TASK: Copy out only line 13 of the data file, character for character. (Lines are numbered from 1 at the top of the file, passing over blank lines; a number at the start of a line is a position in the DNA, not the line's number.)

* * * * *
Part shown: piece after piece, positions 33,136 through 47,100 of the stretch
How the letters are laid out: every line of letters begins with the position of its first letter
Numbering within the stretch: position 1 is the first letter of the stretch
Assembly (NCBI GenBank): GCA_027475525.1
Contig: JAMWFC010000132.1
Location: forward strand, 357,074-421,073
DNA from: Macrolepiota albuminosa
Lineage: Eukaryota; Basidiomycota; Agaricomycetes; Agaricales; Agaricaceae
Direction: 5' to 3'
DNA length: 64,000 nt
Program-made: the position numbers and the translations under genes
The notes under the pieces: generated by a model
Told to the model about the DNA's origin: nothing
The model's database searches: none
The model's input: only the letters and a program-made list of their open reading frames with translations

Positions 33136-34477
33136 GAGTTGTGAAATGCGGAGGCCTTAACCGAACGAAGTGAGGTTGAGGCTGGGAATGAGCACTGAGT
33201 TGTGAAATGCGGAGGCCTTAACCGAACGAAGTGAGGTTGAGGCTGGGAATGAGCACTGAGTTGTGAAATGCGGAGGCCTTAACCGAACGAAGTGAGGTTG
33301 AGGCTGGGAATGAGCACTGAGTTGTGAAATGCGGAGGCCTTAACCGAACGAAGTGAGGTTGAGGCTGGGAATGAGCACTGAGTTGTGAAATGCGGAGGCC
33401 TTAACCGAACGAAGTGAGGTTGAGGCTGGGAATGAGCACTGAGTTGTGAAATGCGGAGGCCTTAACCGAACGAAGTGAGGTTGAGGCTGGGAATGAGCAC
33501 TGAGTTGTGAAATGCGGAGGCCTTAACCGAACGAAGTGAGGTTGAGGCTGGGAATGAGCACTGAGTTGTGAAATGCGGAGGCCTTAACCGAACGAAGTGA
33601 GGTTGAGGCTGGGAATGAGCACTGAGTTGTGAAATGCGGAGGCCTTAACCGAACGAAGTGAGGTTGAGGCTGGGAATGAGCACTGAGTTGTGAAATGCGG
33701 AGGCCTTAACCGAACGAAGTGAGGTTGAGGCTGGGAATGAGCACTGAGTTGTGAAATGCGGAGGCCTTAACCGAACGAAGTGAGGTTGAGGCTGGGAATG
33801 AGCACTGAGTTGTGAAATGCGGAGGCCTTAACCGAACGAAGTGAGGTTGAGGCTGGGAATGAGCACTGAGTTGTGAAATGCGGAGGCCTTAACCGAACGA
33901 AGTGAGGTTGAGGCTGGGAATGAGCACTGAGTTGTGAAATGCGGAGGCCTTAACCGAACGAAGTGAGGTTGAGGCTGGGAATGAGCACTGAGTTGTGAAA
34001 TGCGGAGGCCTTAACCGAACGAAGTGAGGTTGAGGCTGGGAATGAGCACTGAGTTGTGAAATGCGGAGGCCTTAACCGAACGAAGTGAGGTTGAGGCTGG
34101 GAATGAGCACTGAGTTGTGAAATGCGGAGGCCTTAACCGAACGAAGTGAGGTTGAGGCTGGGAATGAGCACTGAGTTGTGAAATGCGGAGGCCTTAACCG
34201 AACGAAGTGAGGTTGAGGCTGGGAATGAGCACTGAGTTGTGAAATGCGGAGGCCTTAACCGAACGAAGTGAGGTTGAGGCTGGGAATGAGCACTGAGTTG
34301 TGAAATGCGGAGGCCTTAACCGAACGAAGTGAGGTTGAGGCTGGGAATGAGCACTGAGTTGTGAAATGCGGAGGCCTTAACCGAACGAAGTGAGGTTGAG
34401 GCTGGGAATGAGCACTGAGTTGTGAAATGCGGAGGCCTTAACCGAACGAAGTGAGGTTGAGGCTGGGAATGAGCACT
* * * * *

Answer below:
Told to the model about the DNA's origin: nothing